You may think that WinSCP breaks permissions when it:
- Allows user to leave chrooted (jailed) session;
- Allows user to write to files/directories it does not have permissions to;
- Does not allow user to write to files/directories it has permissions to.
In either case (or any other), it is not fault of WinSCP. As with most client-server architectures, with all file transfer protocols, it is the server who maintain an access. WinSCP as a file transfer client allows user to do whatever the file transfer protocol supports. It is the server who must reject operations which the user does not have permissions for.
Possible reasons you might be experiencing troubles with permissions:
- Chroot/jail: Some software that chroots/jails sessions affect console sessions only, as they operate on shell-level. When using SFTP/FTP, shell is not used at all, so SFTP/FTP sessions break the chroot/jail. An opposite may be true as well. So when you are able to chroot/jail sessions on some access points (shell, FTP or SFTP) only, you need to make sure other access points are closed, otherwise any user is able to circumvent your restrictions by using them.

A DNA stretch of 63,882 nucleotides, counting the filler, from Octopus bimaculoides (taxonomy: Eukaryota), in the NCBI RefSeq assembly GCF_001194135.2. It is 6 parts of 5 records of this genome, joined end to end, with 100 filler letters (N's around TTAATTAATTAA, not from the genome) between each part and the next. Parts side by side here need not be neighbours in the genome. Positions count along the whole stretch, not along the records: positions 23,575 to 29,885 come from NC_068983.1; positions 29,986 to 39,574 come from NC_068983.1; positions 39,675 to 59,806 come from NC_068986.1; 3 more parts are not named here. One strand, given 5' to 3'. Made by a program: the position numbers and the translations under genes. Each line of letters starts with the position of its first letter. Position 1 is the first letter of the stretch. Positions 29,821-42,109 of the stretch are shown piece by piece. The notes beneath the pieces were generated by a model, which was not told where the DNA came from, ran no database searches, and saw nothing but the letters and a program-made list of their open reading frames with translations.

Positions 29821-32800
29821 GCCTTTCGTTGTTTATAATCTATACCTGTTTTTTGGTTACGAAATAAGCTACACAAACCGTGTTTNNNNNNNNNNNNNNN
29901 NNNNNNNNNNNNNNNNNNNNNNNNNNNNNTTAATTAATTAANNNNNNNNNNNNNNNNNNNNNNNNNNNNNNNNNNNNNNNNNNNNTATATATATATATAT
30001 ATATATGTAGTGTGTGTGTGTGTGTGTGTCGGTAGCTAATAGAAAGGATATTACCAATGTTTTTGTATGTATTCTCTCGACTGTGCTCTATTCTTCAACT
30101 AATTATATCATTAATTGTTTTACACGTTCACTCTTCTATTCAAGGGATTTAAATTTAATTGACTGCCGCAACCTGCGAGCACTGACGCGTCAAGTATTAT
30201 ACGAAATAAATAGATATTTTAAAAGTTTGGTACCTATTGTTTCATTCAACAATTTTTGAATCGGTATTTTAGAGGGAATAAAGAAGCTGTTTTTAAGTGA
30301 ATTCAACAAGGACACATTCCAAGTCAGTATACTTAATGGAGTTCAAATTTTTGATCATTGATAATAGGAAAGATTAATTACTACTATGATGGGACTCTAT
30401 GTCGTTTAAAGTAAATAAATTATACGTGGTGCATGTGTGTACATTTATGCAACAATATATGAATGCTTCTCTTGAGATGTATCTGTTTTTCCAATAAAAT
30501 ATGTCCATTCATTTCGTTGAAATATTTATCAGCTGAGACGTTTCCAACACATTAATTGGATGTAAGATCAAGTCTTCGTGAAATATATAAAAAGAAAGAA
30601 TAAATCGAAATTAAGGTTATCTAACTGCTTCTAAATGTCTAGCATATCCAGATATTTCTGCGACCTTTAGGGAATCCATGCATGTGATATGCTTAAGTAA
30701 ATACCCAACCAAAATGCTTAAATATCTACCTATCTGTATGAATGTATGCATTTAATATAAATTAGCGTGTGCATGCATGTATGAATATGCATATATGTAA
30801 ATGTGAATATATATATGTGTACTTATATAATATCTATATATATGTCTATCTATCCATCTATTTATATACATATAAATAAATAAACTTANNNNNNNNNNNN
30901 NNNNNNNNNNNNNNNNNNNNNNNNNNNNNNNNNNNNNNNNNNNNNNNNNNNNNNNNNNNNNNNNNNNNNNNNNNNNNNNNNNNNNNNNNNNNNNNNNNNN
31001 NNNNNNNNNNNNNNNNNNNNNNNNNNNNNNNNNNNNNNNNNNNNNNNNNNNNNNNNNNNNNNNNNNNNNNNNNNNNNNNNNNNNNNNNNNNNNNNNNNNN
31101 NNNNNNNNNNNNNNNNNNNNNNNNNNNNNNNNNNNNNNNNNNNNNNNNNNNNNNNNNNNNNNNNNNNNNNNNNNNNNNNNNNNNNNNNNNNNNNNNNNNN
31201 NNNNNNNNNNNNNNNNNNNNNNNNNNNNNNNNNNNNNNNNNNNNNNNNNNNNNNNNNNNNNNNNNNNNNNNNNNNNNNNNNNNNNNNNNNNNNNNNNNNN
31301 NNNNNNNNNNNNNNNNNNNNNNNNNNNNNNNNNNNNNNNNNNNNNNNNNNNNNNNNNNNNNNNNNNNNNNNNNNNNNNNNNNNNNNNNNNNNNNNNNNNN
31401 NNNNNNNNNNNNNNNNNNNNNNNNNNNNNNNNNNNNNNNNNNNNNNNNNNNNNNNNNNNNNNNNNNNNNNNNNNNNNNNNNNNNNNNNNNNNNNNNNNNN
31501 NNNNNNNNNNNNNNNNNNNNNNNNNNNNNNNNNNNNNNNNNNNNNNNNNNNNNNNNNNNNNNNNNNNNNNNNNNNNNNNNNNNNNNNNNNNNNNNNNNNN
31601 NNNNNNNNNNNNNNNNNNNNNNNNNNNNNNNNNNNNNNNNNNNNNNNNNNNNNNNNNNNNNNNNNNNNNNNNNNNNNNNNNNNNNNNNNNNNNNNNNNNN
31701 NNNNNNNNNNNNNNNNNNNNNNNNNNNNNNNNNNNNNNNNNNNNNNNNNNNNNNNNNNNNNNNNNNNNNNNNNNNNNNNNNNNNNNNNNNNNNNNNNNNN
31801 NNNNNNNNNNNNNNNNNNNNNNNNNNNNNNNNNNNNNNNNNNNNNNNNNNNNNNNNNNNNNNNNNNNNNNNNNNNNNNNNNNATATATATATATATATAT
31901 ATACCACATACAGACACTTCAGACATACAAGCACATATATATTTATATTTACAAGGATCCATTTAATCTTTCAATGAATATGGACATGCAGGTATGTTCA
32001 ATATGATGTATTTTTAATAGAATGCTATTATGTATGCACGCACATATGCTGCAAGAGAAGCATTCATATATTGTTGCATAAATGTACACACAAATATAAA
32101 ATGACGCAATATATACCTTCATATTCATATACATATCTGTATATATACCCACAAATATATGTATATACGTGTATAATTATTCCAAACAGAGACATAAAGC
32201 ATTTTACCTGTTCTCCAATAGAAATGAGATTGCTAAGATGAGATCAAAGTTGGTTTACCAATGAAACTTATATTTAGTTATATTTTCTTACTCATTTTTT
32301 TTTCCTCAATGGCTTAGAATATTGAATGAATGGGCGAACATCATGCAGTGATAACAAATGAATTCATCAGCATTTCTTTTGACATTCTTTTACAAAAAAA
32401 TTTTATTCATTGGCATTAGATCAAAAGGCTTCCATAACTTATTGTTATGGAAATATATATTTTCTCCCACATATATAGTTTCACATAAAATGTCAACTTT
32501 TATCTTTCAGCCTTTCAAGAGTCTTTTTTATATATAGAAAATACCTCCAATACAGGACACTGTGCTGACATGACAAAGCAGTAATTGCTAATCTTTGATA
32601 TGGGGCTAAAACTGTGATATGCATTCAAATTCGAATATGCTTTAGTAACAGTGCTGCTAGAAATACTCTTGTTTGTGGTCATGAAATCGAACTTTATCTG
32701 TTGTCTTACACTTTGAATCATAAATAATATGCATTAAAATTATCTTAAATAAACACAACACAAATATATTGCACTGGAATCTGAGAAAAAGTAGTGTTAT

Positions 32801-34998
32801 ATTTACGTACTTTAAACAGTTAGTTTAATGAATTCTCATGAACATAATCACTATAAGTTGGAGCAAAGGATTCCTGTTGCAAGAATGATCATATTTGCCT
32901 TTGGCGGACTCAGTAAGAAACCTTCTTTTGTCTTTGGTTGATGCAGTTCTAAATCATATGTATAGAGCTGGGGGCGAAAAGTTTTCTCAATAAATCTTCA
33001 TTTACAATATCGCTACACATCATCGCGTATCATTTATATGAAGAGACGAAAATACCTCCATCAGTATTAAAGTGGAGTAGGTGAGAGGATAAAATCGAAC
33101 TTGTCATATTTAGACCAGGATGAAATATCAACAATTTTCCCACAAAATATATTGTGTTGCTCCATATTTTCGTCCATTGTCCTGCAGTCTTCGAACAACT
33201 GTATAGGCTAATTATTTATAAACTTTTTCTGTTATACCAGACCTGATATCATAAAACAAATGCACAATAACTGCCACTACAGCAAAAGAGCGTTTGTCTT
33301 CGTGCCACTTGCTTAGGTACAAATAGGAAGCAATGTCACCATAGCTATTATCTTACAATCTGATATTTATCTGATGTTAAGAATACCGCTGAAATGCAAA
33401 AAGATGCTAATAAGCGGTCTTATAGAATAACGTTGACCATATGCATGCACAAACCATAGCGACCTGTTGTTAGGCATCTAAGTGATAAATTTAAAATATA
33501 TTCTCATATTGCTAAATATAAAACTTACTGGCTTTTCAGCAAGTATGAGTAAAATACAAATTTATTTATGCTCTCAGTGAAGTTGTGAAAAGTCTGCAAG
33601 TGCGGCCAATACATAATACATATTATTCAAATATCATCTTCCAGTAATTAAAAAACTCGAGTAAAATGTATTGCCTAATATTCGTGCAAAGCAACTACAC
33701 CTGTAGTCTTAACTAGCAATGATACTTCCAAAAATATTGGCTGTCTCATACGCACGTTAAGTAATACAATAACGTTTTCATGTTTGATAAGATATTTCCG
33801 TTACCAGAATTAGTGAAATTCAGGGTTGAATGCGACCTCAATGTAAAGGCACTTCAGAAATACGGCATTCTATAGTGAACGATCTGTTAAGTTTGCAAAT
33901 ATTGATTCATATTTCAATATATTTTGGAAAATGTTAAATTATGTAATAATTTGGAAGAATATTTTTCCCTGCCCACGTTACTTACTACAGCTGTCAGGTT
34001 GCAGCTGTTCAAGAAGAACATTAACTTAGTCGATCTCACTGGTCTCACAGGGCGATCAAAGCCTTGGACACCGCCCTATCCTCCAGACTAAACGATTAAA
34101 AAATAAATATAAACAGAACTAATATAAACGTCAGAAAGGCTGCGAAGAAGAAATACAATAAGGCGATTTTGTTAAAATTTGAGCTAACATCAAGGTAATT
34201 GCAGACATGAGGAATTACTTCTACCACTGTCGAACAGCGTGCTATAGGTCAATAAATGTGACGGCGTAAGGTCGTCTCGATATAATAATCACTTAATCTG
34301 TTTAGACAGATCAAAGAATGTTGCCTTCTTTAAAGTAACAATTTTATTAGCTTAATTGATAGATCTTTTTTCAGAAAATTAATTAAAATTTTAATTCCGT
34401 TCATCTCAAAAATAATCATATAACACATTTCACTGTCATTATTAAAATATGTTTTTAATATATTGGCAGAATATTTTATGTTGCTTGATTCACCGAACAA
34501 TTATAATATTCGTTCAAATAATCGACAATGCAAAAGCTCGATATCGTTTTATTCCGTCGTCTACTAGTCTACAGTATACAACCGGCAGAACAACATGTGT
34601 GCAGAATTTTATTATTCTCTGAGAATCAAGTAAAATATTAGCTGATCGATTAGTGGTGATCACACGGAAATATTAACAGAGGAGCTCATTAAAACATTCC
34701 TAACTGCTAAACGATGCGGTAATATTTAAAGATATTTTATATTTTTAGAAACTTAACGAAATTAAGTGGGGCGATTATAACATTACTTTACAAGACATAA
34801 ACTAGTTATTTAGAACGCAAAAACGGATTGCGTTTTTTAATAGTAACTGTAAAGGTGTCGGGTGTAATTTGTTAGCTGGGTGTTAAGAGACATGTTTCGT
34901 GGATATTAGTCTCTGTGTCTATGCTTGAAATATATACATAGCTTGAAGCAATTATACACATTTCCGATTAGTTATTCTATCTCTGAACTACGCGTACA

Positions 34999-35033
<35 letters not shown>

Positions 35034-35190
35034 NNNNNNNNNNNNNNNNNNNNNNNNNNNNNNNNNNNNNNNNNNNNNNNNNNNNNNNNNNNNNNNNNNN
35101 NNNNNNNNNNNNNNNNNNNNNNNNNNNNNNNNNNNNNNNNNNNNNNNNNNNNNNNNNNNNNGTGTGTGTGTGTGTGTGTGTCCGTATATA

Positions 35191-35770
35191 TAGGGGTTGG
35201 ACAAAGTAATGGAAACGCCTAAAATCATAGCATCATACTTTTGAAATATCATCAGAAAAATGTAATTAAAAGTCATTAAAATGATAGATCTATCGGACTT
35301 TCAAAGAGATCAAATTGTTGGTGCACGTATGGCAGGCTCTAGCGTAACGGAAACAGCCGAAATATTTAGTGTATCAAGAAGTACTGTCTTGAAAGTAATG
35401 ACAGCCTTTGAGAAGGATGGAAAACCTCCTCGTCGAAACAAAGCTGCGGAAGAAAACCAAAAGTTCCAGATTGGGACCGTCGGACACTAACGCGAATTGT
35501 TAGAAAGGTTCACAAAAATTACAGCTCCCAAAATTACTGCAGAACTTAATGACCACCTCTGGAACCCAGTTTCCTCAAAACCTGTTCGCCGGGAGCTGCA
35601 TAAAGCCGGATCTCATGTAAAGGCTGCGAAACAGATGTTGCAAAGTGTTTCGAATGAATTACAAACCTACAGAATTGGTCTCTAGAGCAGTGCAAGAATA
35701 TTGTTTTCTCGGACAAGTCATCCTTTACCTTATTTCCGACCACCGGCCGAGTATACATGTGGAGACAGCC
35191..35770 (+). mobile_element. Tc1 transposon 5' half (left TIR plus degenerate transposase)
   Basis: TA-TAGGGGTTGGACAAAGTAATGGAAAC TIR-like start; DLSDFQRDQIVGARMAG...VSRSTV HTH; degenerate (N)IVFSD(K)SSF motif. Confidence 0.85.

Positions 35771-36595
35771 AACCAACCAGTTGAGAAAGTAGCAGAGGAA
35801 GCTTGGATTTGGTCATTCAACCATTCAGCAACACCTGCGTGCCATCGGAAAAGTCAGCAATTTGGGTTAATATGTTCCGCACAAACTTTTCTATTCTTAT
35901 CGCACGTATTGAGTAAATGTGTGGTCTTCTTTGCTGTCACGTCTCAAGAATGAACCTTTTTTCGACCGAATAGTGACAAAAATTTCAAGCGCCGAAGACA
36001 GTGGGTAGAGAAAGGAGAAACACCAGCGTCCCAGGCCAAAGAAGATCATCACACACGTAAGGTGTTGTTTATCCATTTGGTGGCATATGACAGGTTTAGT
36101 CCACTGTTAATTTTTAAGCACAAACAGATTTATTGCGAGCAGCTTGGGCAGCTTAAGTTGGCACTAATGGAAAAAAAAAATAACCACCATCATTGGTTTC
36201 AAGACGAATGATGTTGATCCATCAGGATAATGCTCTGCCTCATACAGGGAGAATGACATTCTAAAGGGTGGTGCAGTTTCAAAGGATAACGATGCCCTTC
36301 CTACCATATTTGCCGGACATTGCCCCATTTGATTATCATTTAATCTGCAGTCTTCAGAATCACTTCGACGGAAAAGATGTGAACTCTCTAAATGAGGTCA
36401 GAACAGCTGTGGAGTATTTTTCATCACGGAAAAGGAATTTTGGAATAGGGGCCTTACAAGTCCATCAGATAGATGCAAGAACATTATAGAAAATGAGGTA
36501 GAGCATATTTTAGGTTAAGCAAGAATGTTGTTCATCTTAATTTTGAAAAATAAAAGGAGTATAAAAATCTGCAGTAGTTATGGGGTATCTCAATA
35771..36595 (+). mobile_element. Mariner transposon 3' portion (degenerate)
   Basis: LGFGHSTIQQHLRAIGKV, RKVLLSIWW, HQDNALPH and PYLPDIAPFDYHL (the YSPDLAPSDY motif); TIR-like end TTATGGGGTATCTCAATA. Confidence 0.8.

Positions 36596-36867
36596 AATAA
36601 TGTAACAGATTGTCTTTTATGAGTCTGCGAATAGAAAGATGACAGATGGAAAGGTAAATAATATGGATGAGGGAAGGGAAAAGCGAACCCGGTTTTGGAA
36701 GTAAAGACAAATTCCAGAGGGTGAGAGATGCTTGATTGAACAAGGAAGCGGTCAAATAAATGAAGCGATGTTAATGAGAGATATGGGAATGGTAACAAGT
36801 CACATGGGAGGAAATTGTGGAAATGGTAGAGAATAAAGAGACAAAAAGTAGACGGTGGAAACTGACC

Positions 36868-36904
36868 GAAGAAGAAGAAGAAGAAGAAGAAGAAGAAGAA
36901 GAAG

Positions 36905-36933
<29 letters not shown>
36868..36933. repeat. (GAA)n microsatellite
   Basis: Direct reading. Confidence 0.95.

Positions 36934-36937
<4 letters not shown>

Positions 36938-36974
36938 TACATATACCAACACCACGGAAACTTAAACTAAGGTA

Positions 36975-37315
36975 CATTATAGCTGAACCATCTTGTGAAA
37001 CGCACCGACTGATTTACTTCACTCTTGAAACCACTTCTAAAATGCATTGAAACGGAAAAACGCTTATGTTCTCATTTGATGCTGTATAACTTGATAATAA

- Cygwin: Cygwin software emulates Unix environment on Windows. As part of that it pretends that the files and directories have Unix style permissions. However it may not necessarily map these permissions correctly to the permissions of the underlying file system.
See also how to chroot/jail session.